Shimada: My maternal grandmother’s family lived just south of Hiroshima. Since my grandparents lived with us, when the bomb was dropped in 1945, my grandfather wrote to my grandmother’s nephew who wrote back right away to assure us they were okay.

They were protected by the hills. In 1960 when I visited him and his family, he told me about taking his own wheelbarrow and shovel and going into the devastated city of Hiroshima where he shoveled bodies into the wheelbarrows and brought them to the incineration site for a couple of weeks. Even 15 years later, he said he could still remember the smell.

I had just retired when Fred caught me at a peace demonstration and strong-armed me into joining (laughter).

Miller: In the early 90s, I started working for Peace Action, which had been a nuclear freeze organization in the 80s. I became their program coordinator. My boss sent me to the meetings of Hiroshima to Hope because we should be represented there. I fell in love with the crowd. I can’t quit now.

For whatever reason, I’m always the odd person out in any group. My great grandfather was a Confederate soldier; my grandfather fought in World War I; my father was a career military officer in World War II, Korea and Vietnam. And so I’m a peacenik.

I am a hardcore atheist. But in the past month, I’ve probably been in 15 to 20 churches bringing posters. Churches are one of the last places in America where you find community. And community is wonderful stuff. I’m connecting with churches in all sorts of ways. Religious stuff is all falderal to me, but it all breaks down when you put lanterns on the water. That one works for me.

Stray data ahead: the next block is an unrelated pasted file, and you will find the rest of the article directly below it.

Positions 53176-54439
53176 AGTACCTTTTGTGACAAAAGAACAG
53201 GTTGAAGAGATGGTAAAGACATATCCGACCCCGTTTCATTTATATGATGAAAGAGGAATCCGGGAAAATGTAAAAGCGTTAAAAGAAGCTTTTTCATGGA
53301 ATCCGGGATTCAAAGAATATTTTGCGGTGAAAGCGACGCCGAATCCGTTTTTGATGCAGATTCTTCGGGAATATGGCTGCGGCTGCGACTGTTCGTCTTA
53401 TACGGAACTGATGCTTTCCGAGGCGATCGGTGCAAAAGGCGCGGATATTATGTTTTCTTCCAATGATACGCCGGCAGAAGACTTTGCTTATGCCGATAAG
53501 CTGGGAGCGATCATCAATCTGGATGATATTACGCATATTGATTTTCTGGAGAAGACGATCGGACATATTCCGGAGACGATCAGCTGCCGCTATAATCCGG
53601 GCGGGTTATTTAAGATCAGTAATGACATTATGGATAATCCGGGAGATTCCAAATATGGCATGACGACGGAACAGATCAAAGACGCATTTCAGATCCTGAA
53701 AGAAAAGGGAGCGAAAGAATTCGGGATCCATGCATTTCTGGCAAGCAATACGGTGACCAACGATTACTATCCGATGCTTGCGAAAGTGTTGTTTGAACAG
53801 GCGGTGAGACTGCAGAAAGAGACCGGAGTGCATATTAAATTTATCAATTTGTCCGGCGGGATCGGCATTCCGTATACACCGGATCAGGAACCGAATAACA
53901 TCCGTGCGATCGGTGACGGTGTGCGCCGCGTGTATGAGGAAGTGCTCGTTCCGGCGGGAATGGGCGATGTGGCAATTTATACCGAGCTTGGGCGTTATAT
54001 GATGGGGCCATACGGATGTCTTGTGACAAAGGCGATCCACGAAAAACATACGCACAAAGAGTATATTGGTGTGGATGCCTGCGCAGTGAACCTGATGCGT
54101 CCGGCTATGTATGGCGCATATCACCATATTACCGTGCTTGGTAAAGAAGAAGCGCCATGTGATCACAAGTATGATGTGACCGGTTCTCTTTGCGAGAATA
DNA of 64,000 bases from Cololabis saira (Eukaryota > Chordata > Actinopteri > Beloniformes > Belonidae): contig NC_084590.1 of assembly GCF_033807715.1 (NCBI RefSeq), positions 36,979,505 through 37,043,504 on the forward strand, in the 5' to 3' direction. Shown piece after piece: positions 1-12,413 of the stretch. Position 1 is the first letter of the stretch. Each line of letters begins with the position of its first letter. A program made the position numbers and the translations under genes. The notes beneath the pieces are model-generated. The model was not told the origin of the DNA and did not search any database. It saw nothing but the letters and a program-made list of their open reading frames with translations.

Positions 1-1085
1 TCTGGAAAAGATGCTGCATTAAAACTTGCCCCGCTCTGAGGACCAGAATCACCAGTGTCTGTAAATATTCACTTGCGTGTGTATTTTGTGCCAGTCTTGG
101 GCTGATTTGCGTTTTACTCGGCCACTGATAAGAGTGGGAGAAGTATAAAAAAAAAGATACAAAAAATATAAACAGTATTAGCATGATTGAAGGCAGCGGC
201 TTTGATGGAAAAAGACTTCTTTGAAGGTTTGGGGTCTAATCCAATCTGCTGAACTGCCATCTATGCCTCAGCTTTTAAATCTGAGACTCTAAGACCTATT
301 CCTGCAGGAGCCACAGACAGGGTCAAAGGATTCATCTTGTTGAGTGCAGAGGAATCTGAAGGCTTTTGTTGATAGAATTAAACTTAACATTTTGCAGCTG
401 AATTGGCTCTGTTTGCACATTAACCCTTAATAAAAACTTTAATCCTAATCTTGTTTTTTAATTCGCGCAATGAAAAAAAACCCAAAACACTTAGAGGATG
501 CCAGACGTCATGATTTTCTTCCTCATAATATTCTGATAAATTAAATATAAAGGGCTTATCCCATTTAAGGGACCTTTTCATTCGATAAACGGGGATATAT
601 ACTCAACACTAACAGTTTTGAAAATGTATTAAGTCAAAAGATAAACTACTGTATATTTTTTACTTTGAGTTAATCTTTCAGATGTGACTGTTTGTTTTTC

Shimada: It works for everybody.

Miller: The event brings everybody together. From Hiroshima to Hope is the biggest thing in the peace movement every year. I’m still trying to figure out how it all came together.

The thing I’m proudest of is the year that the Columbine shooting happened, we had our first meeting not too long after the shooting. Everybody at the table was saying it’s obvious that the theme this year has to be youth violence. I said, No, what our theme has to be is youth peacemaking. Our keynote speakers were four children. The youngest was a second grader who talked about the peacekeeping teams on the playground. She was so articulate, so clear and brimming with hope.

Seattle Kokon Taiko has been performing at the ceremony for decades

And you’ve said you’re hoping to connect with more young people to bolster the organization into the future.

Shimada: We are going to be restructuring our committee, and we’re looking for more leadership that could carry on. I’m looking for somebody to take over. We’re looking for people who can generate interest in different populations.

Brice: It could be that one of your readers wants to join a group of people who care about these things and are trying to bring attention to them in a local way. If they come to be part of this event, it benefits the whole city.

Any final message?

Shimada: We have nuclear weapons just 20 miles away on Bainbridge. We’re saying, look, maybe we should reduce them. Wouldn’t that be a good thing?

An exhibition explains the horrific effects of atomic bombs

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From Hiroshima to Hope

The mission of From Hiroshima to Hope is to commemorate the victims of the atomic bombings of Hiroshima and Nagasaki and all victims of war and violence. They educate for peace, non-violent conflict resolution and nuclear disarmament through a public outdoor event on August 6th each year featuring music, speakers, and a lantern-floating ceremony.

 

* This article was originally published on the North American Post on August 10, 2018.

 

© 2018 Bruce Rutlidge / The North American Post